Sean Katterle

Mastering Metallourgos: Specializing on the Bench Press and the Deadlift, PART 1

Page 1

Do the thing, and you shall have the power: but they who do not the thing have not the power.

—Ralph Waldo Emerson


As the fitness industry continues to grow by leaps and bounds, the number of training gurus also grows exponentially. With each new fad and system the blueprint becomes increasingly more complicated. You’ve got Russian Smolov, High-Intensity Training, Bill Starr’s 5x5, Progressive Periodization, Westside Barbell, Joe Average, Rippetoe’s Starting Strength, Sheiko Training, the Poliquin Principles, Cross Fit, Plyometrics, Dinosaur Training, Positions of Flexion, German Volume Training, the Weider Principles, the double split (made famous and partially created by Schwarzenegger and his training partners) and so on and so forth.

With all these training programs, systems and theories within reach of anyone who has access to the Internet or to a bookstore, the ongoing debate, not surprisingly, revolves around which system works best for who and who should be employing which workout. The abundance of choices causes novice lifters to change their training plans the way they change their socks. It’s rare for beginning lifters to give a system a year’s time to prove its worth and return on investment.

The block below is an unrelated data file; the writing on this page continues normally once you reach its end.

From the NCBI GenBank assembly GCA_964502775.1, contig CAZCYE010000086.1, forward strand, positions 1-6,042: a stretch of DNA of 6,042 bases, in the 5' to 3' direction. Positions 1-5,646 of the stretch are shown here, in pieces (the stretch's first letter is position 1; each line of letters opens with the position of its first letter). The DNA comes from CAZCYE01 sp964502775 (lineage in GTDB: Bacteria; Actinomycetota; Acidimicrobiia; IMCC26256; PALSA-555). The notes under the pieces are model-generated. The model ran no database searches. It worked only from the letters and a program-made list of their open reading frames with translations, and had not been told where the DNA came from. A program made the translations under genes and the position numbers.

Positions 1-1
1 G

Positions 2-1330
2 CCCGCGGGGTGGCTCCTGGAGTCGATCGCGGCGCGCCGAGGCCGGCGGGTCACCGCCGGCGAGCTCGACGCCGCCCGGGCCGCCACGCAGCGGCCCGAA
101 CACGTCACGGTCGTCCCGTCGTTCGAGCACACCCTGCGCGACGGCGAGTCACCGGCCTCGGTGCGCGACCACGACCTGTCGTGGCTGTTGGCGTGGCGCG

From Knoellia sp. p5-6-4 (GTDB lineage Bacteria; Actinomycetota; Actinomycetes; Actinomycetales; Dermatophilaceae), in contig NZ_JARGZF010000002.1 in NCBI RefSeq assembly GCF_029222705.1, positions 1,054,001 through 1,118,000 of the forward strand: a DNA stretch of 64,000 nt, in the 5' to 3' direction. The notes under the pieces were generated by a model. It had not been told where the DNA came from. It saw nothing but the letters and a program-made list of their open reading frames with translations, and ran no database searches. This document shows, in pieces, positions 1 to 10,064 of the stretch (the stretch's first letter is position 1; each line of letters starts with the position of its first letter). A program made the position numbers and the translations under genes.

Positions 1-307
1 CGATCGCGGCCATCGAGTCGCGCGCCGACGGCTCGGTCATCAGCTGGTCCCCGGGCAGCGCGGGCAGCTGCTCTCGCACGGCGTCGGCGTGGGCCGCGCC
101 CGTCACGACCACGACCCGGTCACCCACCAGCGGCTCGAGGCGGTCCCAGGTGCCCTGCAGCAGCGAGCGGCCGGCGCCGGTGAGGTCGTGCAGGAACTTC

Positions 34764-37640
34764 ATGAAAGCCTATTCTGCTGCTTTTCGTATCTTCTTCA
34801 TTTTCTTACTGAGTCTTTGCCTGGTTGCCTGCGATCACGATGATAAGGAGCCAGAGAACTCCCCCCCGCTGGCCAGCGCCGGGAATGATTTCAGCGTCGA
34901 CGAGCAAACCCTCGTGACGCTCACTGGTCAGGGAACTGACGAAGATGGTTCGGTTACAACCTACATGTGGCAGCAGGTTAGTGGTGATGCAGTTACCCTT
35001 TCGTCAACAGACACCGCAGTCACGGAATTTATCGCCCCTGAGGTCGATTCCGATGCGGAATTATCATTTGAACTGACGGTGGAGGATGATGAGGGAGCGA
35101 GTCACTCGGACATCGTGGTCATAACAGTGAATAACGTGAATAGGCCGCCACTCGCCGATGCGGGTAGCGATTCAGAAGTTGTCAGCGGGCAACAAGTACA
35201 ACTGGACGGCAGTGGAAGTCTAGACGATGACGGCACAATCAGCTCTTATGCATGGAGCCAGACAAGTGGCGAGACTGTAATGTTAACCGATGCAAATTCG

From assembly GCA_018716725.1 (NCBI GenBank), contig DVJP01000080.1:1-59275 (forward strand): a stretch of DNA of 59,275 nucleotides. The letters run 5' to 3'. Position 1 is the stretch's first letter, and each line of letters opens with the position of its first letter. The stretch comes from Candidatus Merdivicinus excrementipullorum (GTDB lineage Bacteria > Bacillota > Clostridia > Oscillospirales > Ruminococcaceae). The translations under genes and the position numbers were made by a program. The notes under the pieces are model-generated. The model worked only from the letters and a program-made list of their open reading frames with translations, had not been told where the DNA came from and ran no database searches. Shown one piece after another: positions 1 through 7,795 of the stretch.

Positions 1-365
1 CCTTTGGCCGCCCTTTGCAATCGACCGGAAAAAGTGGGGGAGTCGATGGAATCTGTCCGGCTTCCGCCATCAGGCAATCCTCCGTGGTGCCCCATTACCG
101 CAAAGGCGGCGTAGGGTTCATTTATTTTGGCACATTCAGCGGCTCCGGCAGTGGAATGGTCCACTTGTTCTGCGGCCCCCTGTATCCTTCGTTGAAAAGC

This is the first in a series of Power Surge installments written specifically for people whose main priority in the gym is to deadlift (without a powerlifting suit) and bench-press (without a bench super shirt) the most weight they can possibly lift for one to three reps. If you’ve got other iron goals that are higher up on your Maslow’s Pyramid, then you probably shouldn’t commit yourself to following this series and morphing into a benching and pulling monster. But if you look in the mirror and dream about having the build of a national-level push-puller—thick, dense back muscles, titanic traps, a bull’s neck, corded muscles running down your arms, boulder-sized front delts and a physique that’s built for a burst of maximal power output—then this might be the program for you!

Nutrition Notes

Out of all the factors that influence your success in training, the four that are most important are, in order, nutrition, rest, training and biochemistry and genetics. The majority of steroid-using weightlifters are using way more anabolics than they really need to maximize their gains. Most steroid gurus at the gym, if they’re being honest, will cite test dosages ranging from 500 to 2,000 milligrams per week! And then on top of that they’ll discuss the options of orals plus additional injectables.

All that notwithstanding, on just a 250-milligram shot of doctor-prescribed testosterone for HRT, my levels jumped up the point scale to 1,600! It was 160 percent of the very top end of what experts believe a natural collegiate athlete’s testosterone levels could be. I’m suggesting that anyone interested in HRT should avoid the street dealers and Internet suppliers entirely and instead meet with an open-minded but safe-thinking endocrinologist and get some advanced blood work done. After that the doctor can put you on a program that will adjust your body’s chemicals so you’re best prepared for the rigors of heavy training and the recovery demands it imposes.